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Becoming Part of the Park: De Voortuinen


photographed by
Marcel van der Burg(unless otherwise indicated)
materials provided by
edited by
Kim Jia

 SPACE March 2023 (No. 664)



Becoming Part of the Park: De Voortuinen​

Peter van Gelder senior architect, Elephant ⅹ Kim​ Jia 

Kim Jia (Kim): De Voortuinen is a renovation project that will transform an old national bank built in the Netherlands in 1971. The site, which used to be an office district adjacent to a park, was repurposed into Westerpark West – a residential district designed in collaboration with MVRDV. Could you shed some light on what Westerpark West is about? 

Peter van Gelder (Gelder): The building site is very well located in the city of Amsterdam – it’s just 10 minutes from the city centre and right next to the ‘Westerpark’, a former gas treatment facility turned into a lush green park. The building site was formerly occupied by a large Dutch bank. Throughout their residency, the bank expanded to neighbouring plots. This resulted in a cluster of five office buildings typical for the period in which they were built. In the transformation of the site to a vibrant neighbourhood, the masterplan aimed to step away from the office-like atmosphere and reconnect to Westerpark. Becoming part of the park not only meant enhancing the landscape but also improving the quality of local housing. Therefore, each building plot intended to pursue a different approach to ‘living in the park’.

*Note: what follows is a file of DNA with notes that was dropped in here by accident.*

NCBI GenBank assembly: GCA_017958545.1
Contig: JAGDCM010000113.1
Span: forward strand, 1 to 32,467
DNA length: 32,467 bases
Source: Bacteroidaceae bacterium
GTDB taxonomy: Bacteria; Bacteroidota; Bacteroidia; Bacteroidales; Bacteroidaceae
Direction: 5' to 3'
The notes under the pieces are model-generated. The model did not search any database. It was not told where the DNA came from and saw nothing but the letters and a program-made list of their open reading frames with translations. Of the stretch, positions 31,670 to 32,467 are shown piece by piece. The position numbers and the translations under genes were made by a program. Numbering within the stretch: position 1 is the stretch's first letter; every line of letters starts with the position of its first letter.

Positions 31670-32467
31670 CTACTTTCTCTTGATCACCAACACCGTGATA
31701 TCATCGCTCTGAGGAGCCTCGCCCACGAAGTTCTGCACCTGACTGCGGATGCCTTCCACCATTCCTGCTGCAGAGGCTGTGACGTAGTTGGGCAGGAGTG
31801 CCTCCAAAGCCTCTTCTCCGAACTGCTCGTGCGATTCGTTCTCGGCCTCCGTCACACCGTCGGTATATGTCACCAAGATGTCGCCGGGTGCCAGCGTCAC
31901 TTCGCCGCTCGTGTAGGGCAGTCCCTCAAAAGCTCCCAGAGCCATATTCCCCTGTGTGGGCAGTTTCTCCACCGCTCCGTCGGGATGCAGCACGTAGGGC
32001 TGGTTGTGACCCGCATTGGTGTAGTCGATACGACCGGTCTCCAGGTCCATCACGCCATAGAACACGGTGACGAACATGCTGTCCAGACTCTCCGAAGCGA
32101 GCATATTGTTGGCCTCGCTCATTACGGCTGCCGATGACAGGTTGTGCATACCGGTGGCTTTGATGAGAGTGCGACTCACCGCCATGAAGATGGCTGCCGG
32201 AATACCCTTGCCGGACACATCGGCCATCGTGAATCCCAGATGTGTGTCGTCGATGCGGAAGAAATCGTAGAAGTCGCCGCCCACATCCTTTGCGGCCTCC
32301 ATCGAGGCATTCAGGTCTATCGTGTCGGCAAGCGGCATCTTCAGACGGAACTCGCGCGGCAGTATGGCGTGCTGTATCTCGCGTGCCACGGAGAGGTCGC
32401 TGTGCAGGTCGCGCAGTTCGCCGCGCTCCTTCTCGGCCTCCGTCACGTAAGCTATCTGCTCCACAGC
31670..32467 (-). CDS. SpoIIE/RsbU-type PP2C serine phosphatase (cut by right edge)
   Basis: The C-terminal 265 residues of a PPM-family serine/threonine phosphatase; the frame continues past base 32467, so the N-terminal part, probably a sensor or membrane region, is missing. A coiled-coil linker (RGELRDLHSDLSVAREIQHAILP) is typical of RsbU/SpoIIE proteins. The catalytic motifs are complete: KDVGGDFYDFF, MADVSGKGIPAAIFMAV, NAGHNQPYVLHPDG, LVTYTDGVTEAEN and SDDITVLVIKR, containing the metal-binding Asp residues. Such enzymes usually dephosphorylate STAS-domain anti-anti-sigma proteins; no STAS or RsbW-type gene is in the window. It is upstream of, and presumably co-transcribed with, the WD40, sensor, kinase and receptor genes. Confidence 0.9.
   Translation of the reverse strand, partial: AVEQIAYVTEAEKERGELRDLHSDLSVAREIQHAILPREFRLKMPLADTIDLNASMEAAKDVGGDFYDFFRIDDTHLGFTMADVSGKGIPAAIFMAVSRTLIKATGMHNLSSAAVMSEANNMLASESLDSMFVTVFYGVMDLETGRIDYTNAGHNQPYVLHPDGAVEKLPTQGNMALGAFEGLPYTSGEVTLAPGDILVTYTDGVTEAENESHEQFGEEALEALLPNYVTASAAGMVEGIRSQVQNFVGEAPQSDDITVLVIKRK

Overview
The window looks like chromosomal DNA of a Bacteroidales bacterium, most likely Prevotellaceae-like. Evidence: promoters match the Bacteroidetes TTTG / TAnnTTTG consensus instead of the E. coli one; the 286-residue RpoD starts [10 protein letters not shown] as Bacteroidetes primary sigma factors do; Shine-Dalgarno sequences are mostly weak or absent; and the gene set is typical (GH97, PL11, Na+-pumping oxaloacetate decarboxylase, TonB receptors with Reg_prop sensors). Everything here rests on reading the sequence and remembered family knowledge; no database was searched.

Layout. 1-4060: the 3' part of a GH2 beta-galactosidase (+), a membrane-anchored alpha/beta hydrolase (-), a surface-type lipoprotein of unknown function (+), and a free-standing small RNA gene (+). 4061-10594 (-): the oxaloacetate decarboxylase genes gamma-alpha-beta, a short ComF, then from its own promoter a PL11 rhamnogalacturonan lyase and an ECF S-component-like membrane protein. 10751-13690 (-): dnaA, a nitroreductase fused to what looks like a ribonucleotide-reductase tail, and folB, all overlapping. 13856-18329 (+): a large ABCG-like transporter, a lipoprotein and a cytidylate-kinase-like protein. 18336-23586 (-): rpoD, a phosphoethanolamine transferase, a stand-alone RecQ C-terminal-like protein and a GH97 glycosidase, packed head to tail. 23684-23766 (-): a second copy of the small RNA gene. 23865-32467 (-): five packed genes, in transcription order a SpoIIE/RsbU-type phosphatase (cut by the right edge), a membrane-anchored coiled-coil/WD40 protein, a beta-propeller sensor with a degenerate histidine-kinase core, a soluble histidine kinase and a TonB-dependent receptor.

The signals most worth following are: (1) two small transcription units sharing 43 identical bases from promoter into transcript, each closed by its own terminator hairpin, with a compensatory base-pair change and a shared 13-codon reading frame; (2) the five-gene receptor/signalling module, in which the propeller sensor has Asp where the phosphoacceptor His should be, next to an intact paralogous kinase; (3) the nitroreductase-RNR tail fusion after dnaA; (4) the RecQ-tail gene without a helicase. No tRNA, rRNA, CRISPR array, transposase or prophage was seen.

Kim: This project is the first building to be built within Westerpark West, scheduled for completion in 2024. Westerpark West places emphasis on architectural diversity. Which part of De Voortuinen was your focus in terms of the design?

Gelder: The Voortuinen is the only building in the development which was an existing building that was repurposed and reused. The Voortuinen focuses on a unique form of circulation which allows the resident to access each separate space via their private terraces. The terrace is unique in size, organised in such a way so that the indoor and outdoor spaces realise one seamless experience. The combination of this large terrace acting as an entrance coupled with the surrounding trees lends the loft-like apartments front gardens, and so the reason for its name. 



Kim: Which elements from the original building were preserved during the renovation?

Gelder: The office building's former structure was reused in its entirety. This is still visible in all of the apartments, where the structure is left bare and visible. In the plinth, the original columns of the table structure are rooted in the landscape to form a colonnade beneath the building. During the 1970s, office buildings were often over-dimensioned in regard to their load-bearing capacity. This meant that we were able to add more volume and terraces, without reinforcing the building's structure. We intended to disassemble and reuse the pre-cast façade. In practice, this wasn’t viable. All demolished elements were harvested and turned into raw base materials.